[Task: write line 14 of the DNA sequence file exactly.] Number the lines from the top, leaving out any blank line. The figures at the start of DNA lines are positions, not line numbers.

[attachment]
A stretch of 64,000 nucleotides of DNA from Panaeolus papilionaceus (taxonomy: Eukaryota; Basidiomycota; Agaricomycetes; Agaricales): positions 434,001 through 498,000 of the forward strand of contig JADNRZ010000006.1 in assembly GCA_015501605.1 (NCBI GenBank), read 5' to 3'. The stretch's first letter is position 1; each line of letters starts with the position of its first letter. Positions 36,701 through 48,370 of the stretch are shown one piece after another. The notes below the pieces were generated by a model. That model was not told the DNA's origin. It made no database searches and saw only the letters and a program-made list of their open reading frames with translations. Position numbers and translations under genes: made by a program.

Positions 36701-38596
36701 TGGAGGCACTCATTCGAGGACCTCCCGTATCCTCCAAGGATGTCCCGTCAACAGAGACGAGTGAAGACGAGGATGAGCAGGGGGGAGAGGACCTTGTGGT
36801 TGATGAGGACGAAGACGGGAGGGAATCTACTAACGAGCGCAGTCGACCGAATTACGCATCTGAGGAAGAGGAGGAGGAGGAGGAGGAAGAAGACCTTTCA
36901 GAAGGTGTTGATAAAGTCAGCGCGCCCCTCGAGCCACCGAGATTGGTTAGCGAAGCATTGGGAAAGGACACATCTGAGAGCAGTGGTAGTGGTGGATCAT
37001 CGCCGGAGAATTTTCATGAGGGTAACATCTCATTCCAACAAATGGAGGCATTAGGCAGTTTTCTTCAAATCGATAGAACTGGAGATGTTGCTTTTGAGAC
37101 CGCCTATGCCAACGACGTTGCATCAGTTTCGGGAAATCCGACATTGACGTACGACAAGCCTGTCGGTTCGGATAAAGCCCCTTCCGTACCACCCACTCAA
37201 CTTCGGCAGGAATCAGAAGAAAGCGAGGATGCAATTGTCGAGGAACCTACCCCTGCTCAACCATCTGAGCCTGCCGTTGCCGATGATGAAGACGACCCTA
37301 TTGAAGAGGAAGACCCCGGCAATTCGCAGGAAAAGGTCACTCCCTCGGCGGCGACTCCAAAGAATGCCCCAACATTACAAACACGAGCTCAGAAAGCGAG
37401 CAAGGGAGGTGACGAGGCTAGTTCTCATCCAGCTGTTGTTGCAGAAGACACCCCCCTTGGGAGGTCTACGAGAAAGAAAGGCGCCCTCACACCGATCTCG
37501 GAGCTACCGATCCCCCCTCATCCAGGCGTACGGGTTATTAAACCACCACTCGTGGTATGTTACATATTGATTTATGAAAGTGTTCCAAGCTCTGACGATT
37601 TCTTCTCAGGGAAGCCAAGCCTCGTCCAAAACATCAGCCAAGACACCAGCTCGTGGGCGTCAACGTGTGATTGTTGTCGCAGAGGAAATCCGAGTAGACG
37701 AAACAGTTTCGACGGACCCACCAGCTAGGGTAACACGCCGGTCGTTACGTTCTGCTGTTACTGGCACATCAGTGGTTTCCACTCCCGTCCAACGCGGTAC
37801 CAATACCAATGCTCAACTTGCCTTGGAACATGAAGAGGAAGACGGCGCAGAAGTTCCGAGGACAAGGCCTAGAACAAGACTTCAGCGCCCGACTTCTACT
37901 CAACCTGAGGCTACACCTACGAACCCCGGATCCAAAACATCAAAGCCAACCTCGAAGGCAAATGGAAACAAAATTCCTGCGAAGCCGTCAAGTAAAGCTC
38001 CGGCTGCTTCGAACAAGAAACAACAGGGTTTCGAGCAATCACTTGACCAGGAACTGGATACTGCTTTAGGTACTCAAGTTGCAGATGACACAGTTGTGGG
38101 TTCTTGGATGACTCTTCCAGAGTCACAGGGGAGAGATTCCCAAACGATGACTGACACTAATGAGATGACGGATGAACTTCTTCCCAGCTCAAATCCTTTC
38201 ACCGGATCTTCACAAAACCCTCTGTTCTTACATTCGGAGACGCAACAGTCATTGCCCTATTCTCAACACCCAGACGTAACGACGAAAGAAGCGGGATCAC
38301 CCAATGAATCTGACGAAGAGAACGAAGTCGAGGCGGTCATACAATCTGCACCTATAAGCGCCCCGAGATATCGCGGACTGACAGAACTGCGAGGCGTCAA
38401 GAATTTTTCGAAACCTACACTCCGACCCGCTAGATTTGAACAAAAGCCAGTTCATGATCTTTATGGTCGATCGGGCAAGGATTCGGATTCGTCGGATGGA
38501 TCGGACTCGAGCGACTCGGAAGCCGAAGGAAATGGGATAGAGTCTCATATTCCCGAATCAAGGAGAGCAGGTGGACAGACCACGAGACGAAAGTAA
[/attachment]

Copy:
37801 CAATACCAATGCTCAACTTGCCTTGGAACATGAAGAGGAAGACGGCGCAGAAGTTCCGAGGACAAGGCCTAGAACAAGACTTCAGCGCCCGACTTCTACT